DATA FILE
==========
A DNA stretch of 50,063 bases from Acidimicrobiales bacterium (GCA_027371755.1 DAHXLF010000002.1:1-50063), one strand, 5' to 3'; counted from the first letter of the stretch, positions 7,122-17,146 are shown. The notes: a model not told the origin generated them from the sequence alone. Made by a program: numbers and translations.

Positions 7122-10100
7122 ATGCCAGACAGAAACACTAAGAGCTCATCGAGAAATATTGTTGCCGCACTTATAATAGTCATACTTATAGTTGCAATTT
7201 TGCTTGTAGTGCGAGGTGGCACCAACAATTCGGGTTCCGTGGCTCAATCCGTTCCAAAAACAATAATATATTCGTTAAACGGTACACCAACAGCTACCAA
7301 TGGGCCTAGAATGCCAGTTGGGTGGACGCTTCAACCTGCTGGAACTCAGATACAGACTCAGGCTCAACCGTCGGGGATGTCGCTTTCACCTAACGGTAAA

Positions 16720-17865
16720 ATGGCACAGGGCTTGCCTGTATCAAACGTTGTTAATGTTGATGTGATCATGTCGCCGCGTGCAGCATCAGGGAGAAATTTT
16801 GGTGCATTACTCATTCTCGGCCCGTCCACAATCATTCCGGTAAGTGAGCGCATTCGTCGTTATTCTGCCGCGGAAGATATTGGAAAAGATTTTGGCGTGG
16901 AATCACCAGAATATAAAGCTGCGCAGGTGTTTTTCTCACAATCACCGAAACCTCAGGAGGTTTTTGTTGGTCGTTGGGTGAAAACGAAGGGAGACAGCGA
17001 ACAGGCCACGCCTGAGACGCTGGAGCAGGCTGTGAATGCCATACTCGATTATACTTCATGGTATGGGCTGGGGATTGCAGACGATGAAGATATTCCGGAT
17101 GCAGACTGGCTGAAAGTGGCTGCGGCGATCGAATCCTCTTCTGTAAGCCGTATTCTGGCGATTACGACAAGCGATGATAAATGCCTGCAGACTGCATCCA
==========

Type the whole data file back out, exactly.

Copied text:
A DNA stretch of 50,063 bases from Acidimicrobiales bacterium (GCA_027371755.1 DAHXLF010000002.1:1-50063), one strand, 5' to 3'; counted from the first letter of the stretch, positions 7,122-17,146 are shown. The notes: a model not told the origin generated them from the sequence alone. Made by a program: numbers and translations.

Positions 7122-10100
7122 ATGCCAGACAGAAACACTAAGAGCTCATCGAGAAATATTGTTGCCGCACTTATAATAGTCATACTTATAGTTGCAATTT
7201 TGCTTGTAGTGCGAGGTGGCACCAACAATTCGGGTTCCGTGGCTCAATCCGTTCCAAAAACAATAATATATTCGTTAAACGGTACACCAACAGCTACCAA
7301 TGGGCCTAGAATGCCAGTTGGGTGGACGCTTCAACCTGCTGGAACTCAGATACAGACTCAGGCTCAACCGTCGGGGATGTCGCTTTCACCTAACGGTAAA

Positions 16720-17865
16720 ATGGCACAGGGCTTGCCTGTATCAAACGTTGTTAATGTTGATGTGATCATGTCGCCGCGTGCAGCATCAGGGAGAAATTTT
16801 GGTGCATTACTCATTCTCGGCCCGTCCACAATCATTCCGGTAAGTGAGCGCATTCGTCGTTATTCTGCCGCGGAAGATATTGGAAAAGATTTTGGCGTGG
16901 AATCACCAGAATATAAAGCTGCGCAGGTGTTTTTCTCACAATCACCGAAACCTCAGGAGGTTTTTGTTGGTCGTTGGGTGAAAACGAAGGGAGACAGCGA
17001 ACAGGCCACGCCTGAGACGCTGGAGCAGGCTGTGAATGCCATACTCGATTATACTTCATGGTATGGGCTGGGGATTGCAGACGATGAAGATATTCCGGAT
17101 GCAGACTGGCTGAAAGTGGCTGCGGCGATCGAATCCTCTTCTGTAAGCCGTATTCTGGCGATTACGACAAGCGATGATAAATGCCTGCAGACTGCATCCA